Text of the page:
Thinking styles and modes of thinking: implications for education and research.

Department of Education, The University of Hong Kong, Hong Kong.
The Journal of Psychology Interdisciplinary and Applied (Impact Factor: 0.86). 05/2002; 136(3):245-61. DOI: 10.1080/00223980209604153
Source: PubMed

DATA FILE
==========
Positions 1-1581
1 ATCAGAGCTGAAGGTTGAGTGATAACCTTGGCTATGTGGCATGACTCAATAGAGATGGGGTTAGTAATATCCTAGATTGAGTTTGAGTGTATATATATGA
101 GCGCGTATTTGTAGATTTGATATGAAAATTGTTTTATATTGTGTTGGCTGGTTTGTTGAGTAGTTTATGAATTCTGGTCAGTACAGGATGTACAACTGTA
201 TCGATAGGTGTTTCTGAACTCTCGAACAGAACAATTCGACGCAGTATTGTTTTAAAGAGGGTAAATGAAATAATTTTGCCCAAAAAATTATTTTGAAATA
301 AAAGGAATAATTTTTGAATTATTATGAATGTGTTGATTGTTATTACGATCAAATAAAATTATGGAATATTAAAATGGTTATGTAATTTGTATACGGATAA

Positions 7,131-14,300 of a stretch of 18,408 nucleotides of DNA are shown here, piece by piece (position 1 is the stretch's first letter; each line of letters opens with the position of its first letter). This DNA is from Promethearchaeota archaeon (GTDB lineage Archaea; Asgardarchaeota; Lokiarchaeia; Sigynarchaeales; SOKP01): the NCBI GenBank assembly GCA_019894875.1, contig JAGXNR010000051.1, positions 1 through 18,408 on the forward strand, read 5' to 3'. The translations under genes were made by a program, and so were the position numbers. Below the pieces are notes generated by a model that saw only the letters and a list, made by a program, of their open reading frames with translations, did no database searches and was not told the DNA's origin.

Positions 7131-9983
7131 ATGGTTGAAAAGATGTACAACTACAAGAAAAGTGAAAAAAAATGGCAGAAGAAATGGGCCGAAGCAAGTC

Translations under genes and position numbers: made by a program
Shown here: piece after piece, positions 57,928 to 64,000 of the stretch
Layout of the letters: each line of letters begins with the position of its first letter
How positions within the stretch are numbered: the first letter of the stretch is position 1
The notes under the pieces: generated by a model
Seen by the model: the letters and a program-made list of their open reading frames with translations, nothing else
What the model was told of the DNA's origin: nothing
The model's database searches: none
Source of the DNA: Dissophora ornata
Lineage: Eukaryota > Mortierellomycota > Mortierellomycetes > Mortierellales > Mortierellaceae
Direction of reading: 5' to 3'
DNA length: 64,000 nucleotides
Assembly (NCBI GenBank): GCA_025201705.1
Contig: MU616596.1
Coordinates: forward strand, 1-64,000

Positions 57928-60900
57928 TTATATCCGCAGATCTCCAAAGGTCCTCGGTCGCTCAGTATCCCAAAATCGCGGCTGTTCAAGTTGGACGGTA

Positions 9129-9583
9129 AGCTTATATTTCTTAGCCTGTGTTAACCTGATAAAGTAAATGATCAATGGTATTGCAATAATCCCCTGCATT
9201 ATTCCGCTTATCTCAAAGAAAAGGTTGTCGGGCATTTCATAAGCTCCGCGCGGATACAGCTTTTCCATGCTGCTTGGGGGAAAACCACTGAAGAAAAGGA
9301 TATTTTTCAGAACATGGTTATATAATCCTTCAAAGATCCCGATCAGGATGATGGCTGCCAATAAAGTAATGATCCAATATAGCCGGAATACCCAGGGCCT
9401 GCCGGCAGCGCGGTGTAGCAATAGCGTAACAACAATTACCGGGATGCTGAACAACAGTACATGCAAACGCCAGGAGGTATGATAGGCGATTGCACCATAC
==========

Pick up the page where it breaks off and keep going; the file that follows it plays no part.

ABSTRACT The author investigated the relationship of thinking styles to modes of thinking. Participants were 371 freshmen (aged 18 and 19) from the University of Hong Kong. Participants responded to the Thinking Styles Inventory (R. J. Sternnberg & R. K. Wagner, 1992) and the Style of Learning and Thinking (Youth Form; E. P. Torrance, B. McCarthy, & M. T. Kolesinski, 1988). A major finding was that creativity generating and complex thinking styles were significantly positively correlated with the holistic mode of thinking but significantly negatively correlated with the analytic mode of thinking. Thinking styles that denote the tendency to norm favoring and simplistic information processing were significantly positively correlated with the analytic mode of thinking and significantly negatively correlated with the holistic mode of thinking. In a preliminary conclusion, it appears that the thinking style construct overlaps the mode of thinking construct. Implications of this finding for teachers and researchers are delineated.

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